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PCOS (Polycystic Ovary Syndrome)

One diagnostic panel – many answers. Your clear multi-disciplinary approach to PCOS.

PCOS impacts on women's lives

PCOS (polycystic ovary syndrome) is the most common endocrine disorder affecting reproductive aged women and is one of the most common, but treatable, causes of infertility. For this reason, it is often diagnosed when women have trouble getting pregnant. However, PCOS may begin soon after the first menstrual period and is a lifelong metabolic syndrome. Did you know:

  • PCOS affects 1 in 10 women1
  • Up to 75% of women with PCOS are going undiagnosed2
  • $13.8 billion estimated annual cost to healthcare system to diagnose and treat women for PCOS1
  • Women with PCOS have three times the risk of developing endometrial cancer as women without PCOS1
  • 50% of women with PCOS develop type 2 diabetes by the age of 401

Identifying PCOS

Several guidelines suggest using the Rotterdam criteria or variations of it for the diagnosis of PCOS. This is defined by the presence of two out of the three following criteria3:

  • Menstrual irregularity
  • Clinical and/or biochemical hyperandrogenism
  • Polycystic ovaries on ultrasound

In adolescents, both menstrual irregularity and hyperandrogenism are required, and ultrasound is not recommended for diagnosis. Guidelines also recommend certain testing to rule out other endocrine disorders with similar presentation, including thyroid disease, prolactin excess and non-classical congenital adrenal hyperplasia (CAH). In some women, additional diagnoses should be considered and ruled out, such as Cushing’s syndrome, androgen-secreting tumors and other disorders associated with androgen excess.4

Because women and children have lower levels of testosterone, it is important to utilize the more sensitive liquid chromatography/tandem mass spectrometry (LC/MS) methodology when measuring testosterone in these patients.5,6

Diagnosing PCOS

At Labcorp, we believe that the right testing for every patient can improve care and outcomes. We understand that PCOS is a complex condition with numerous implications to consider throughout a woman’s lifetime. To assist providers in navigating diagnosis of PCOS, we offer a PCOS panel based on guideline recommendations.

Patient management

Once diagnosed, assessment and management of reproductive, metabolic and psychological features is vital to patient care. Many significant comorbidities are associated with PCOS, and patient care may span across several types of healthcare providers and specialists.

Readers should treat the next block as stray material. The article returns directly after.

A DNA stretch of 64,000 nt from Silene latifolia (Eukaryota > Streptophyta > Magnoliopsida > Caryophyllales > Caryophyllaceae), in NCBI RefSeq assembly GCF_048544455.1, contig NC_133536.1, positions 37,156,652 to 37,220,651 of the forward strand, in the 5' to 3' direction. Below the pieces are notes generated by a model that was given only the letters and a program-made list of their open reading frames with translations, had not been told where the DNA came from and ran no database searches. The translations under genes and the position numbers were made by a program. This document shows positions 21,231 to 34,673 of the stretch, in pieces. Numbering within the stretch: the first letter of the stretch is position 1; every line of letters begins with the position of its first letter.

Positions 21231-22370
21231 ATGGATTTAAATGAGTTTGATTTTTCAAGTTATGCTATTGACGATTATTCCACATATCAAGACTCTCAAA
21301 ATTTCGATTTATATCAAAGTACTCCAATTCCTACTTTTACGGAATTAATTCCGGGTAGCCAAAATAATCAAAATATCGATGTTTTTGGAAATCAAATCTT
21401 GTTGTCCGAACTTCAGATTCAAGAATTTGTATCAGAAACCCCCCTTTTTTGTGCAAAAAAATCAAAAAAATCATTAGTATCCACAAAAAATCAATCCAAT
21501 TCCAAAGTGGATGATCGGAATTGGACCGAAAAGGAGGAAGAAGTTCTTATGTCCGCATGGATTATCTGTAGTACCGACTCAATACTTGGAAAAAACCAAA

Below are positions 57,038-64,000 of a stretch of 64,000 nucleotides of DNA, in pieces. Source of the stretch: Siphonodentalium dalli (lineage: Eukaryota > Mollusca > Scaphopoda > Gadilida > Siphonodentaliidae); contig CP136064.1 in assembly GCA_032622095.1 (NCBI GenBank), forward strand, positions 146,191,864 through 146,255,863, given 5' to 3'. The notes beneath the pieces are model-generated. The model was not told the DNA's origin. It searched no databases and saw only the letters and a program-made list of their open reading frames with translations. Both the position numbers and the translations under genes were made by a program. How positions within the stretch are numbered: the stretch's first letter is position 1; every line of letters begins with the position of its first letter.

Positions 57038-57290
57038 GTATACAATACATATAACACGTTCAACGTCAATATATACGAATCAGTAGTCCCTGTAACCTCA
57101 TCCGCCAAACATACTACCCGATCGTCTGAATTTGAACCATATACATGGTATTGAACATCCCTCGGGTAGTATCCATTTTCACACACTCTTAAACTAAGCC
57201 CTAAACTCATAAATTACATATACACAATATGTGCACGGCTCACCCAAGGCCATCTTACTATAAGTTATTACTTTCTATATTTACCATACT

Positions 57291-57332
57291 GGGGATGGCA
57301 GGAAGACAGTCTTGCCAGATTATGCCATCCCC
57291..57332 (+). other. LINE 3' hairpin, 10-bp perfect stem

Labcorp’s comprehensive test menu can help you care for your patients once they are diagnosed. Access fertility, diabetes, NASH, CVD testing and more as needed. Additionally, the PCOS Diagnostic Profile samples are retained for 60 days, allowing for add-on or repeat testing up to two months after the original blood draw date.

Labcorp’s Esoterix laboratories

Labcorp’s Esoterix laboratories (formerly Endocrine Sciences and Colorado Coagulation) have more than 40 years of experience in performing specialized laboratory testing and a large team of scientists and physician specialists available for client consultation.

Contact us to learn more about Labcorp's PCOS diagnostic panel.

References

  1. What is PCOS? https://pcoschallenge.org/symposium/what-is-pcos/. Accessed March 2, 2022.
  2. Wolf WM, Wattick RA, Kinkade ON, Olfert MD. Geographical Prevalence of Polycystic Ovary Syndrome as Determined by Region and Race/Ethnicity. Int J Environ Res Public Health. 2018;15(11):2589. Published 2018 Nov 20. doi:10.3390/ijerph15112589.
  3. Teede HJ, Misso ML, Costello MF, et al. Recommendations from the international evidence-based guideline for the assessment and management of polycystic ovary syndrome. Fertil Steril. 2018 Aug;110(3):364-379.
  4. Azziz R, Carmina E, Dewailly D, et al. The Androgen Excess and PCOS Society criteria for the polycystic ovary syndrome: the complete task force report. Fertil Steril. 2009 Feb;91(2):456-488.
  5. Goodman NF, Cobin RH, Futterweit W, et al. American Association of Clinical Endocrinologists, American College of Endocrinology, and Androgen Excess and PCOS Society disease state clinical review: Guide to the best practices in the evaluation and treatment of polycystic ovary syndrome - Part 1. Endocr Pract. 2015 Nov;21(11):1291-1300.
  6. Rosner W, Auchus RJ, Azziz R, Sluss PM, Raff H. Position statement: Utility, limitations, and pitfalls in measuring testosterone: an Endocrine Society position statement. J Clin Endocrinol Metab. 2007 Feb;92(2):405-413.